Robert Stephens, CFA, discusses the prospects for three FTSE 100 shares that have produced disappointing returns so far in 2020.
As if the FTSE 100’s 17% decline in 2020 is not bad enough, some blue-chip shares have slumped by far greater amounts since the start of the calendar year. Among them are mining business Glencore (LON:GLEN), banking giant HSBC (LON:HSBA) and hotel operator InterContinental Hotels (LON:IHG).
Could they now offer good value for money after their underperformance of the FTSE 100? Or, are there better opportunities to take part in the stock market’s likely long-term recovery?
Resources companies are often hardest hit by the prospect of a global economic slowdown. Reduced economic activity can cause demand for commodities to decline, which may explain Glencore’s 26% share price drop this year.
The company’s focus on cost control and its capacity to maintain the operation of most of its assets in spite of containment measures could help it to mount a comeback over the medium term. Its marketing division has previously benefited from volatile commodity markets, and is on track to meet the firm’s previous annual guidance. Likewise, its diverse range of operations may offer a competitive advantage versus pure-play operators.
Therefore, in the long run Glencore could offer recovery potential. In the meantime, global economic weakness may mean that its share price maintains a high level of volatility within a relatively risky resources industry.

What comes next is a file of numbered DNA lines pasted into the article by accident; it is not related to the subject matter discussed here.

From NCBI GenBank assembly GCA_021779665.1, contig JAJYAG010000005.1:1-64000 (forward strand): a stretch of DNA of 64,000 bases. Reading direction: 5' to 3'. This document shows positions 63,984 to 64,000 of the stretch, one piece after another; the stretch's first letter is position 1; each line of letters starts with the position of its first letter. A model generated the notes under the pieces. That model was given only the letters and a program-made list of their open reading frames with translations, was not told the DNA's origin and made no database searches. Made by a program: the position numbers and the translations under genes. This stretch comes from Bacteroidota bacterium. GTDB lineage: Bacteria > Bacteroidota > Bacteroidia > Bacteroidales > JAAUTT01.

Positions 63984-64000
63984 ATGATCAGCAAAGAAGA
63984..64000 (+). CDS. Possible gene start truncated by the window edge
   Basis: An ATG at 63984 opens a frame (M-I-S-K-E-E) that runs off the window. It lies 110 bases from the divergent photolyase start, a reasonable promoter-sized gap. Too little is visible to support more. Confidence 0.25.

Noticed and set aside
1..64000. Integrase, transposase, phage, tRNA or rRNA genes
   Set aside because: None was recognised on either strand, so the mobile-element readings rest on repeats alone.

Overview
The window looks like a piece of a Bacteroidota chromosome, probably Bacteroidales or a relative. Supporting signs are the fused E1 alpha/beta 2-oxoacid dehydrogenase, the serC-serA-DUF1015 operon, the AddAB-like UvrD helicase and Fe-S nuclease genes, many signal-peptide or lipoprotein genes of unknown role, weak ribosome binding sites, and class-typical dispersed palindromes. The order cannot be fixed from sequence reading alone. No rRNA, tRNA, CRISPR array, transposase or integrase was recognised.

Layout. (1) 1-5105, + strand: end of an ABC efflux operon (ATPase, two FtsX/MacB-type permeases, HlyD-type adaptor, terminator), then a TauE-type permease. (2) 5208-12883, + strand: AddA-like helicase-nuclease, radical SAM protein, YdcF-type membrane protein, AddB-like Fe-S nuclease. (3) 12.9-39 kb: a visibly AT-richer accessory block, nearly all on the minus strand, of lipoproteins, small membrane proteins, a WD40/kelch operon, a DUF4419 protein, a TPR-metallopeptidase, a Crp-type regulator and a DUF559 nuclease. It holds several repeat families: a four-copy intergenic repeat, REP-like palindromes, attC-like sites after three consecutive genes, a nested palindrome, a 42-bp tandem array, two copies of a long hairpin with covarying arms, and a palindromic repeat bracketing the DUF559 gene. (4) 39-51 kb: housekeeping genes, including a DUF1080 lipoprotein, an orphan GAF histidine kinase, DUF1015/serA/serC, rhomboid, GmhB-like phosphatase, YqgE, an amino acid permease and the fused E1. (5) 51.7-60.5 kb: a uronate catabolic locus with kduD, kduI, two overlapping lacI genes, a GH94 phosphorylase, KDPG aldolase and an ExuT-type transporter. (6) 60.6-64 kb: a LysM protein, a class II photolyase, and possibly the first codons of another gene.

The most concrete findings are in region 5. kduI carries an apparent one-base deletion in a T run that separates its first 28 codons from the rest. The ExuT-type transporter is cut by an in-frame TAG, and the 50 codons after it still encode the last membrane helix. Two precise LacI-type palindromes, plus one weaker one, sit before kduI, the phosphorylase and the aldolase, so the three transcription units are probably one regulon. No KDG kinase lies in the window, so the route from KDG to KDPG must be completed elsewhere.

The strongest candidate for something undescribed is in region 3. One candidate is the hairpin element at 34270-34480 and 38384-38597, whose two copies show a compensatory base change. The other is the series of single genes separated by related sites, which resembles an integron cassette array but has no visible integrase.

The outlook for global banks such as HSBC has materially worsened since the Covid-19 pandemic commenced. The bank faces what is now likely to be an extended period of low interest rates in many of the markets where it operates. This will inhibit profitability across the banking sector, as it reduces net interest margins.
Reduced economic activity is likely to lead to lower lending and impairments such as those that pushed the firm’s reported pre-tax profit 48% lower in Q1. An absence of a dividend may make it even more difficult for investors to become bullish about the stock even after its 33% decline in 2020.
Still, HSBC’s exposure to economies with long-term growth potential across Asia could lead to improving returns in the long run. Its cost reduction plans may be paused for now, but they could improve its efficiency and aid profit growth in future.
Lockdown has produced some of the most difficult operating conditions in living memory for hotel operators such as InterContinental Hotels. Its Q1 RevPAR (revenue per available room) dropped by 25%. It declined by 55% in March, and the company expected the figure to reach a fall of 80% for April.
The firm is reducing costs to preserve cash and improve its financial position. It has accessed government funding and amended its existing debt facilities to lengthen them as well as to include a covenant waiver. The business now has sufficient liquidity to operate in a zero-revenue environment for 18 months.
Therefore, after InterContinental Hotels’ 23% share price decline this year, it could offer turnaround potential. Its diverse range of hotels in non-urban markets across a range of countries could allow investors to take part in a likely economic recovery as containment measures across the world are gradually eased.